Everything You Need To Know About Having Sex On The First Date
Let’s get one thing straight right now: If you want to have sex on the first date, you have every right to finish your pinot and do the d*mn thing.
Unless you’ve made the personal choice to hold out until you a hit a specific dating milestone (maybe you’ve heard of the Three-Date Rule? **rolls eyes**) for your own reasons, you’re under no obligation to keep your sexuality on lockdown. That should go without saying, but many women these days refrain from first-date sex to avoid being “tainted”. It’s an awful word and promotes an antiquated societal pressure that somehow (how?!?!) still exists in 2019.
You may not even realise that’s what’s holding you back. Even with chastity belts in the past, according to Dr Peter Kanaris, a psychologist and sex therapist, it’s not unusual in this day and age to embrace your sexual life without giving much thought to the influences that have shaped it. Sexual wokefulness could be coursing through your veins and, still, you may not realise you’ve internalised certain restrictive expectations about sex that you bring into your relationships.
For this reason, despite feeling a connection with your date and wanting to jump their bones, you might hesitate or skip the deed entirely because you don’t want your date to lose respect for you. But I’m here — with experts — to clear that up.
Here’s everything you need to know about having sex on the first date:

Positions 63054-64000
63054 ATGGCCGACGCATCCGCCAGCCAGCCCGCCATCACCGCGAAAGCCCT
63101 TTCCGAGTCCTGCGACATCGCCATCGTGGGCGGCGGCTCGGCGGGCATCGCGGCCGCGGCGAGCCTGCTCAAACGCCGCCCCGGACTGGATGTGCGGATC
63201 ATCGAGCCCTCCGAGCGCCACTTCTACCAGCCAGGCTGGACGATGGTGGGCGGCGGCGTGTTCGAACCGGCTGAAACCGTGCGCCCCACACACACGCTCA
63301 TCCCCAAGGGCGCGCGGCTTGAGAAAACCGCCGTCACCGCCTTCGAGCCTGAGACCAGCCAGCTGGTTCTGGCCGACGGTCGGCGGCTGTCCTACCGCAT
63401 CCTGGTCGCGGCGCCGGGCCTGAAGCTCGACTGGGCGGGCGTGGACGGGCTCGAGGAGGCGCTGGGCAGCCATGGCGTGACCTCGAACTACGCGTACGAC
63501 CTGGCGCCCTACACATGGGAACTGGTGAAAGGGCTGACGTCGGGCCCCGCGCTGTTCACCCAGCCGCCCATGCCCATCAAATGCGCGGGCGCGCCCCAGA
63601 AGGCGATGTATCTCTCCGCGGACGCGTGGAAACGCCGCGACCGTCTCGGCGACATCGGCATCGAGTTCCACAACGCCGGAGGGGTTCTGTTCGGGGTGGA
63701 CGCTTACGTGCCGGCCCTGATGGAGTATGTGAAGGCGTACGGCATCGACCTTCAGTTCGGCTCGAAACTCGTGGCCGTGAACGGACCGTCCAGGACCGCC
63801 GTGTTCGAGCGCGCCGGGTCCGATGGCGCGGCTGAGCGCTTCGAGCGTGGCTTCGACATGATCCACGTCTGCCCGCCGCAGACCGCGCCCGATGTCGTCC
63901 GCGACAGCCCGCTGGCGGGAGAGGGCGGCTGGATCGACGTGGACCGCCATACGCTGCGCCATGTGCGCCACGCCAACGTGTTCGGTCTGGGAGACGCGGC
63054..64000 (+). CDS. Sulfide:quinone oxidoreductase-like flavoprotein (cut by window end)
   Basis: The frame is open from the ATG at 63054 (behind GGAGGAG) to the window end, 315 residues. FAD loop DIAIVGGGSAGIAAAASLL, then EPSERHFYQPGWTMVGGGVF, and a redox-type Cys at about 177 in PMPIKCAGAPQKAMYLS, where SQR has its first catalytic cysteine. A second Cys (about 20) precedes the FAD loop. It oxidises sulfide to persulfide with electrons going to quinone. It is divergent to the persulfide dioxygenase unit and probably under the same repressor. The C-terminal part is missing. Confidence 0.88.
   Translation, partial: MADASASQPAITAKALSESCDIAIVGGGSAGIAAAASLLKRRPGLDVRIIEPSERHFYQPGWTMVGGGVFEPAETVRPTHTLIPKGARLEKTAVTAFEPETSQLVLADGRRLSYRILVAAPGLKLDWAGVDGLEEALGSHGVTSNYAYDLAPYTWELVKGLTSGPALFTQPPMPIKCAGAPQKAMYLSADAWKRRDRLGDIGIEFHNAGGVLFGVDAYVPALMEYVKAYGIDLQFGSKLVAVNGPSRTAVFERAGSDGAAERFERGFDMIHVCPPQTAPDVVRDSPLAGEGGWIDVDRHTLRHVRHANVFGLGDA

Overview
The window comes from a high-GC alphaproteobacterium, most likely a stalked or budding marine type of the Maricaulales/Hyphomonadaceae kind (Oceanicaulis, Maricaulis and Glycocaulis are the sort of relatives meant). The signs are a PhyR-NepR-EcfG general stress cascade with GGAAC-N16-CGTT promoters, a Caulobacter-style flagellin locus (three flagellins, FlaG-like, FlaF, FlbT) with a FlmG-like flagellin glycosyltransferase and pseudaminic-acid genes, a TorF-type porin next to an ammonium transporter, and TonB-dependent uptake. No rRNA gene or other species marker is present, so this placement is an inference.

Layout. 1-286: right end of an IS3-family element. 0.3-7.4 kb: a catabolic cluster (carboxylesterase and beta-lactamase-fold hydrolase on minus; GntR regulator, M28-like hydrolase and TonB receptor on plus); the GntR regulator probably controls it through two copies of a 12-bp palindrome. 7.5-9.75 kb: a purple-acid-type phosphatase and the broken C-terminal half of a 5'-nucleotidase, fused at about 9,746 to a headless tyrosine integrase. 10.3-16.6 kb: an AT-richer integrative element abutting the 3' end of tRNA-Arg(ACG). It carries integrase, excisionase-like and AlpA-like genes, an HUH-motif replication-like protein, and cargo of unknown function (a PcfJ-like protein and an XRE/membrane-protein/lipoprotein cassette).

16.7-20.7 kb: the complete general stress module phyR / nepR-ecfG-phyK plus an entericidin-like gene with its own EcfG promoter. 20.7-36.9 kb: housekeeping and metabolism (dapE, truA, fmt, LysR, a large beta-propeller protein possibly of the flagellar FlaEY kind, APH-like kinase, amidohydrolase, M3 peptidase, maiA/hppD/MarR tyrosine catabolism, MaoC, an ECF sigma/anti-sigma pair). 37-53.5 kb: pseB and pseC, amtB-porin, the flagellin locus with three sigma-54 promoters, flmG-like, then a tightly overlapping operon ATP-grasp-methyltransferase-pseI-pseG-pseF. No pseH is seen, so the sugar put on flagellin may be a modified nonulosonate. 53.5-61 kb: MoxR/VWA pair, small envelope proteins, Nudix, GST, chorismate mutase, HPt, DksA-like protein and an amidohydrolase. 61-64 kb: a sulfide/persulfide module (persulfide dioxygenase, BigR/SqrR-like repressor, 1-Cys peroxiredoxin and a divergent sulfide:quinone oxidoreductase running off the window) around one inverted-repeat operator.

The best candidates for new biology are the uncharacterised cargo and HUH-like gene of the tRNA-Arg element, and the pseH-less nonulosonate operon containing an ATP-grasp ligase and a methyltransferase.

You first want to figure out what’s making you question having first-date sex.
Religion, family expectations, experiences such as being slut-shamed, are just three of the many influences that inform the way you think about your sexual self.
Often times, says Kanaris, people just “stumble their way” into their sexual lives without taking note of the attitudes they’ve adopted along the way. In fact, people rarely consider their personal guidelines for sex.
Instead, you might consider yourself adventurous in bed or consider intimacy sacred without ever considering the why behind it. And doing so, Kanaris adds, is crucial to understanding why old-school ideals might be clashing with your modern ones.
How do you do this? “Self-awareness is key,” says Kanaris. I know it sounds weird, but taking a moment to ask yourself a few questions before going on dates can help you figure out your true feelings about whether you want sex to be part of them.
- What are my beliefs about sex?
- Which factors influenced those beliefs? My family? Friends? Past experiences?
- What personal guidelines have I set for my own sexuality?
These questions aren’t supposed to be easy to answer, but once you do — maybe even with the help of a (sex) therapist — you’ll be able to tune into the impressions outside influences have made on your sex life, so you can separate your own fact from fiction.
If anything is going to stop you, it should be how well (or not well) you know someone.
Now that you did your homework about your opinions toward sex on the first date, it’s time to clear up other factors that might be causing you to pause.
The worry or fear that your date won’t respect you after first-date sex should never be the reason you keep your dress zipped or jeans buttoned. Honestly: If you actually think this person is capable of that, do you really want to sleep with them, anyway?
The only thing that should really stop you, if anything, should be your comfort level with this person and whether they hold up to your dating standards — if, that is, you’re looking for an eventual relationship with them.
“One date isn’t enough to prove that they are a stable, reliable person…”
“One date with a person, no matter how well it goes, isn’t enough to prove that they are a stable, reliable human who will show up time and time again,” says “Dr. Chloe” Carmichael, a clinical psychologist and author of Dr. Chloe’s 10 Commandments of Dating. For that reason, if you’re hoping for more than a fling, you may want a few more dates with this person to suss out whether they’re worth your time.